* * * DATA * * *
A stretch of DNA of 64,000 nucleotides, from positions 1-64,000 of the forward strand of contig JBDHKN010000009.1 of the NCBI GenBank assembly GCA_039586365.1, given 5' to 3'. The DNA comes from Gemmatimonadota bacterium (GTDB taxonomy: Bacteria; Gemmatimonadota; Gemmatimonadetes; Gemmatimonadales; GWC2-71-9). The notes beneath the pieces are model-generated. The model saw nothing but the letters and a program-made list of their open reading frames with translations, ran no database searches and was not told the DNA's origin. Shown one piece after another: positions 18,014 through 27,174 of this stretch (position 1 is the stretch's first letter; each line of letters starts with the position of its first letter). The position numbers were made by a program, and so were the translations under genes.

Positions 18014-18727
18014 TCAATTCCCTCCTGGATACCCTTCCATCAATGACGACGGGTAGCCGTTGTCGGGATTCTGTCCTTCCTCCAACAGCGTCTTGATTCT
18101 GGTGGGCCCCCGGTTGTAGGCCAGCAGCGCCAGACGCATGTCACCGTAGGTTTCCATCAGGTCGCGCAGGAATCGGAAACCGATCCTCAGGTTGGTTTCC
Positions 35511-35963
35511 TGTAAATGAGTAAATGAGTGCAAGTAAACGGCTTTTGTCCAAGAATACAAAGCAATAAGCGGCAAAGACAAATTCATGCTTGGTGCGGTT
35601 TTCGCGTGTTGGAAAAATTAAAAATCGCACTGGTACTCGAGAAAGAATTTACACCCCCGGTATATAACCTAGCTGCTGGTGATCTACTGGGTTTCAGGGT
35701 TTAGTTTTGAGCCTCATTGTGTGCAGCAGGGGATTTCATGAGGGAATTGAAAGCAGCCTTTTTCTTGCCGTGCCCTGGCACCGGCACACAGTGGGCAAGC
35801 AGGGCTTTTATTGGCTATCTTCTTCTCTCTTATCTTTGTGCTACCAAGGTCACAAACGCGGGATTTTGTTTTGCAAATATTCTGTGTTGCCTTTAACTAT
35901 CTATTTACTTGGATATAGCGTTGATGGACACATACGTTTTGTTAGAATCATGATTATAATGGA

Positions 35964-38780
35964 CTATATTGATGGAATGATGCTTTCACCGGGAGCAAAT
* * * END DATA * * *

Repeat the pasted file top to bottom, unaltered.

A stretch of DNA of 64,000 nucleotides, from positions 1-64,000 of the forward strand of contig JBDHKN010000009.1 of the NCBI GenBank assembly GCA_039586365.1, given 5' to 3'. The DNA comes from Gemmatimonadota bacterium (GTDB taxonomy: Bacteria; Gemmatimonadota; Gemmatimonadetes; Gemmatimonadales; GWC2-71-9). The notes beneath the pieces are model-generated. The model saw nothing but the letters and a program-made list of their open reading frames with translations, ran no database searches and was not told the DNA's origin. Shown one piece after another: positions 18,014 through 27,174 of this stretch (position 1 is the stretch's first letter; each line of letters starts with the position of its first letter). The position numbers were made by a program, and so were the translations under genes.

Positions 18014-18727
18014 TCAATTCCCTCCTGGATACCCTTCCATCAATGACGACGGGTAGCCGTTGTCGGGATTCTGTCCTTCCTCCAACAGCGTCTTGATTCT
18101 GGTGGGCCCCCGGTTGTAGGCCAGCAGCGCCAGACGCATGTCACCGTAGGTTTCCATCAGGTCGCGCAGGAATCGGAAACCGATCCTCAGGTTGGTTTCC
Positions 35511-35963
35511 TGTAAATGAGTAAATGAGTGCAAGTAAACGGCTTTTGTCCAAGAATACAAAGCAATAAGCGGCAAAGACAAATTCATGCTTGGTGCGGTT
35601 TTCGCGTGTTGGAAAAATTAAAAATCGCACTGGTACTCGAGAAAGAATTTACACCCCCGGTATATAACCTAGCTGCTGGTGATCTACTGGGTTTCAGGGT
35701 TTAGTTTTGAGCCTCATTGTGTGCAGCAGGGGATTTCATGAGGGAATTGAAAGCAGCCTTTTTCTTGCCGTGCCCTGGCACCGGCACACAGTGGGCAAGC
35801 AGGGCTTTTATTGGCTATCTTCTTCTCTCTTATCTTTGTGCTACCAAGGTCACAAACGCGGGATTTTGTTTTGCAAATATTCTGTGTTGCCTTTAACTAT
35901 CTATTTACTTGGATATAGCGTTGATGGACACATACGTTTTGTTAGAATCATGATTATAATGGA

Positions 35964-38780
35964 CTATATTGATGGAATGATGCTTTCACCGGGAGCAAAT